This is sort of like the craigslist.org v. prostitution suits. CL says, 'Hey, I just own a bulletin board ...' and the cops say 'Yeah, but you've got a little square over there reserved for "erotic services. Turn around so I can cuff you.'

Our Supreme Court is notorius for getting it wrong for the right reasons and right for the wrong reasons, so I won't make any predictions about Canada.

Good luck to us all.

jw



posted on Mar, 18 2009 @ 04:07 PM
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reply to post by jdub297
 



The nice thing of about our Canadian copyright system is that if you own a copy of said thing then you are not infringing upon the rights of the person who made it.

Aslong as I have a hard copy of everything on my hardrive, I am immune to any charges.

But yes we do model ourselves with the American system, we only got the P2P ruling here because we don't represent a huge faction of people who would do such things.

~Keeper



posted on Mar, 18 2009 @ 04:23 PM
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One factor I think you guys didn't touch on is that while yes a middle man in a drug deal is liable because he chose to partake in the transaction; Google is just there... you don't have to ask them if they'll look something up for you, the machine does it. In my mind that separates them. The copyrighted material is put on websites and Google's technology doesn't differentiate, how could it?



posted on Mar, 18 2009 @ 09:01 PM
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reply to post by Scurvy

Google is still the "middleman."

They enable the 'transaction' between the parties. They can claim they didn't know what was in the "package" or even the identities of people wanting to buy and sell. They just point the way.

Not much difference except for circuit boards and wires.

jw



posted on Mar, 18 2009 @ 09:20 PM
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What about the whole Google, YouTube and China mess? Like I have said over and over, the days of the internet are numbered. Enjoy it while it last because when it is gone it will not be coming back.



posted on Mar, 18 2009 @ 09:21 PM
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There goes my plans to relocate to Vancouver.



posted on Mar, 18 2009 @ 09:44 PM
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Good catch.


Scary stuff. ...maybe an experimental wedge designed to control the net via legal, not techno, means.

FYI - Filmon, Canada's Prime Minister, played for Bush. Now that Bush is gone, seems he's the corporatists' golden boy in North America. Can't believe Canadians got sucked in again.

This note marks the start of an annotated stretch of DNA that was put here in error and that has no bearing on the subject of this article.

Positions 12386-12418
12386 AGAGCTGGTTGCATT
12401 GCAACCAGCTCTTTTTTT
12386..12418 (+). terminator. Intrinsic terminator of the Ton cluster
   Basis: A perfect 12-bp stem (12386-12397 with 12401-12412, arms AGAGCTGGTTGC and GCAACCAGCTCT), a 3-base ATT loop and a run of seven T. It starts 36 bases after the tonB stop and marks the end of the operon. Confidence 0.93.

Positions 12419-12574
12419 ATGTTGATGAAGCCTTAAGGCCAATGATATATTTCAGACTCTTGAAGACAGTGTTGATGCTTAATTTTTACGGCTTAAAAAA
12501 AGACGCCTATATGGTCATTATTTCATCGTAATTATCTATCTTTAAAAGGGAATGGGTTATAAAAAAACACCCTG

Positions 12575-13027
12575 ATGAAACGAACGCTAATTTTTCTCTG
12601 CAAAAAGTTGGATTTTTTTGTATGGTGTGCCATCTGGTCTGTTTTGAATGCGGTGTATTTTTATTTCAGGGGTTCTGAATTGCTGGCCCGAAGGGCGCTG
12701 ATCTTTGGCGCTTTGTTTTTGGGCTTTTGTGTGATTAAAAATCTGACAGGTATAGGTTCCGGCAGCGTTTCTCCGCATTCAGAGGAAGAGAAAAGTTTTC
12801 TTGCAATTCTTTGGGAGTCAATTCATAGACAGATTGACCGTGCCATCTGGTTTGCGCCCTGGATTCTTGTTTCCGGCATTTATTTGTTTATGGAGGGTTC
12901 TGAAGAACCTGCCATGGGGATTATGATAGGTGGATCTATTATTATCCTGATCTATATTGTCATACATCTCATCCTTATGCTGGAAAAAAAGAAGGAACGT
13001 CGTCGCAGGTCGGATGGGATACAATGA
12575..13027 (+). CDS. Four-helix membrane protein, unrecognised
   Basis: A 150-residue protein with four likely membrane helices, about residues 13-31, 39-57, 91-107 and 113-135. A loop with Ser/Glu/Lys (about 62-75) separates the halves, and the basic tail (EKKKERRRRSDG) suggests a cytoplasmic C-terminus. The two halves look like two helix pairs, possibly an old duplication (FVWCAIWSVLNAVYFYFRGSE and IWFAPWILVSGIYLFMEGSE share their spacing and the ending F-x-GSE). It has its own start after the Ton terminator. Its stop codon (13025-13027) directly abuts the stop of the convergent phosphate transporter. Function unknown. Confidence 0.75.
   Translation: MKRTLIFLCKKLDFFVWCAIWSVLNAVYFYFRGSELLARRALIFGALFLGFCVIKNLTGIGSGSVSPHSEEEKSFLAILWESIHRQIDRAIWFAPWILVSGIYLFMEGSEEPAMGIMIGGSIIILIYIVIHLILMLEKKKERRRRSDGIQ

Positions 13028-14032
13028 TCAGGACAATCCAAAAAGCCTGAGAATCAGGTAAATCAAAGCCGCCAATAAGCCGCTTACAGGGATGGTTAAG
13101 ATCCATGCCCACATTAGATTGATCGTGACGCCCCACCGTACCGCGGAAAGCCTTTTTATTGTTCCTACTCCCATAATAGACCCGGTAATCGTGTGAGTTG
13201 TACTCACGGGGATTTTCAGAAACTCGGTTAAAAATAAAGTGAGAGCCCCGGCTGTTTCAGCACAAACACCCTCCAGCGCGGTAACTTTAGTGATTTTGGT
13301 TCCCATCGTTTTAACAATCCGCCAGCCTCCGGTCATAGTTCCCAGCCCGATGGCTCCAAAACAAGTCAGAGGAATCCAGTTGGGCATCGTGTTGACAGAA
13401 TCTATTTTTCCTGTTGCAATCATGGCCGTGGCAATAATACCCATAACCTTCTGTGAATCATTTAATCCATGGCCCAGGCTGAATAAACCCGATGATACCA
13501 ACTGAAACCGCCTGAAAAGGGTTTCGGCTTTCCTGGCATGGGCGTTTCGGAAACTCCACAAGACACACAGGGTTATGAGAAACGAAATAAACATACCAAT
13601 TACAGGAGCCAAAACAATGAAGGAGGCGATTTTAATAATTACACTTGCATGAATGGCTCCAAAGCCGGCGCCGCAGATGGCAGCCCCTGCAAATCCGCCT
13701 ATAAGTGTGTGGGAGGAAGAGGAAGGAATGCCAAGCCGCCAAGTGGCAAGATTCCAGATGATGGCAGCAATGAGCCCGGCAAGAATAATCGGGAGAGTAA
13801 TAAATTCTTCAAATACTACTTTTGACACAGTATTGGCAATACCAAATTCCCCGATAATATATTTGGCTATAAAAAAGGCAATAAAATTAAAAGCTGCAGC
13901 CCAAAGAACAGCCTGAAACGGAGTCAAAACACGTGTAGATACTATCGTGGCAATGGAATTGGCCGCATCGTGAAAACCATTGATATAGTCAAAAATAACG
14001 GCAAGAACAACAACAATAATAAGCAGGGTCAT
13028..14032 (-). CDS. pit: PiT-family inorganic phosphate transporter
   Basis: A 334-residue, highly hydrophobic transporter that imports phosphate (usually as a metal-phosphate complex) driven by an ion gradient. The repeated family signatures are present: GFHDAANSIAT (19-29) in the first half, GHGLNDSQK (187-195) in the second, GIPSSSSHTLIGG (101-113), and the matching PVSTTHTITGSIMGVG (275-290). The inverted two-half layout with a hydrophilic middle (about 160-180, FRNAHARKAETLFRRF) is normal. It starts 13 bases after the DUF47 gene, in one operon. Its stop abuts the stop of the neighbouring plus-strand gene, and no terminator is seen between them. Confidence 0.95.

Pah.



posted on Mar, 18 2009 @ 10:33 PM
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Brilliant move by ISOHUNT I really hope they win, it will force Google to get involved in the issue especially when its attempted in America.

Major Music Companies Vs Google

That would be fantastic.



posted on Mar, 18 2009 @ 10:40 PM
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What I don't get about internet copyright infringement in its entirety.
Is how it is any different than doing it in real life?
You have private connections to other people, downloading something to watch it.
How is this any different than going to there house and watching there movie?
You still haven't paid for it, yet that is not illegal?
I believe these company's want control of the internet, purely for an additional profit medium.
There argument is always only lost revenue.
But if the person doesn't posses the income or money to pay for it in the first place.
Then it clearly was not lost revenue.
And because they didn't take an actual thing from them, they have lost nothing.
I think putting people in prison, due to a company's theoretical lost profits, is a massive scam.
And shows how the corporations have control of the government.



posted on Mar, 18 2009 @ 10:59 PM
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I think a suitable resolution would be a context sensitive pop-up/balloon/disclaimer anytime a link is used that goes directly to a POTENTIALLY copyright-violating site (ie; FTP, Torrents, exe's, zip, swf, etc.)

Who better to implement context-sensitive material other than Google?

The middle-man SHOULD be accountable for facilitating illegal activity.

Examples:
1.) Man knows child molester, man provides list of children living in area, molester abducts child on list - Middleman = GUILTY
2.) Man works for highway department, man builds bridge which is later used in a bank robbery, 2 police officers are killed pusuing suspects when their car is struck by a semi and knocked off the side of bridge - Middleman = NOT GUILTY

I think that Google and other search engines fall into the 1st scenario


[edit on 18-3-2009 by BuffaloJoe]



posted on Mar, 18 2009 @ 11:04 PM
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Originally posted by CaptainCaveMan
What I don't get about internet copyright infringement in its entirety.
Is how it is any different than doing it in real life?
You have private connections to other people, downloading something to watch it.
How is this any different than going to there house and watching there movie?
You still haven't paid for it, yet that is not illegal?

I believe these company's want control of the internet, purely for an additional profit medium.
There argument is always only lost revenue.
But if the person doesn't posses the income or money to pay for it in the first place.
Then it clearly was not lost revenue.
And because they didn't take an actual thing from them, they have lost nothing.
I think putting people in prison, due to a company's theoretical lost profits, is a massive scam.
And shows how the corporations have control of the government.


Yes, is it illegal under the letter of the law. It falls under the heading of EXHIBITION. So yes if you invited over so freinds to watch a movie and the copyright police showed up you would be in trouble.